As a result of these problems, most land in England and Wales is registered with general boundaries and so the location of the legal boundary cannot be identified.

The case of Pennock v Hodgson [2010] EWCA Civ 873 is very useful as Mummery LJ provided a set of principles to follow when dealing with boundary problems:

  • The starting point is to identify the conveyance which first separated the relevant properties – “the root conveyance”.
  • It is necessary to then interpret that conveyance, especially any description of the properties in the parcels clause and any plan that is attached. He drew attention, however, to the dangers of over-reliance on plans. Like any question of construction, the task is to identify the intentions of the parties to the root conveyance.
  • If the parcels clause is unclear, the precise boundaries must be established by other evidence. That includes inferences from evidence of relevant physical features of the land existing and known at the time of the root conveyance.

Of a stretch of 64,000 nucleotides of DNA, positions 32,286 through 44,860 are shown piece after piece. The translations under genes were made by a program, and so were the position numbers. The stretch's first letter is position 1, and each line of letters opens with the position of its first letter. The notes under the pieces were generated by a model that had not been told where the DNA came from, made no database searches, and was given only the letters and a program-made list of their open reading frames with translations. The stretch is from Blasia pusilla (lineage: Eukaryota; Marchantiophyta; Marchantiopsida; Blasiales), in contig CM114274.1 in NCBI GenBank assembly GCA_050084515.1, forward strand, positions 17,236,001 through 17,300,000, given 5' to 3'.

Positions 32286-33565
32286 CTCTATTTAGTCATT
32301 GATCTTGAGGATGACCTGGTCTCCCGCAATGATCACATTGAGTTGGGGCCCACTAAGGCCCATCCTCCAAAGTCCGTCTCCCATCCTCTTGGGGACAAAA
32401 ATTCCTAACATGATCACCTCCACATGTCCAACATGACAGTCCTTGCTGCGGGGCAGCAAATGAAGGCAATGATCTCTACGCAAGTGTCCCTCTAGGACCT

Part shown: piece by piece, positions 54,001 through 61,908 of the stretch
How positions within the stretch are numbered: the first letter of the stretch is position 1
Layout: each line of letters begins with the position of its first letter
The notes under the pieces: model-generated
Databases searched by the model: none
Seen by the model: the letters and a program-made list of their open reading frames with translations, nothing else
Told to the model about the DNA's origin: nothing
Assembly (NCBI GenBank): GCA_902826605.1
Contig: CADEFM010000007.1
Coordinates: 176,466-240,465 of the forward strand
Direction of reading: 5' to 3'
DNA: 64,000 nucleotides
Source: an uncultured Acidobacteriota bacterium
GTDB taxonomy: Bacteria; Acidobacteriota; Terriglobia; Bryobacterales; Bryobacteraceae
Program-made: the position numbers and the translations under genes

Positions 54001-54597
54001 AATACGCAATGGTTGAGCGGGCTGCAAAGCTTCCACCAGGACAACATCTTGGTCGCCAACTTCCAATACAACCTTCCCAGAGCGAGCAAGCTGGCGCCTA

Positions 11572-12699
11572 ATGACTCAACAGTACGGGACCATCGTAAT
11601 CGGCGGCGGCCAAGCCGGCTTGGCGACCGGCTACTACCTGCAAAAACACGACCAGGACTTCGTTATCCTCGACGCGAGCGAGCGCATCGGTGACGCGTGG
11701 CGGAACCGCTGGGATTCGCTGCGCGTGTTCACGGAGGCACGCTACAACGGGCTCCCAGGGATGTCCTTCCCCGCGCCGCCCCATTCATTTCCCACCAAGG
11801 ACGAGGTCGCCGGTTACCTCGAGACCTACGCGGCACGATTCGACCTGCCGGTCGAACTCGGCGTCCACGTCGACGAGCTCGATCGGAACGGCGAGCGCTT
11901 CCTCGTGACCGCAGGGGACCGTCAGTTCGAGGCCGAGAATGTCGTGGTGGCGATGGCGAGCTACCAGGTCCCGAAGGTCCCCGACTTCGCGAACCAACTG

• There is no reason for preferring a line drawn on a plan, even an Ordnance Survey plan, to other relevant evidence.

Extrinsic or “background” evidence is thus often useful, indeed often decisive. In our Neighbours X and Y example, the “background” material may be evidence about the location of the fence at the time of the root conveyance, perhaps from a predecessor in title or from an old photograph.

The legal boundary to a plot of land or property cannot ever properly be transferred onto a plan and so we must proceed with caution with all plans that we are provided with or with which we provide for our client.

So, what can be done to assist clients?

  • As we have already seen, set realistic client expectations.
  • Use a chartered land surveyor to produce a report or plan to identify the boundary in question.
  • When creating a new boundary, use national grid co-ordinates or refer to measurements and physical features to identify the boundary.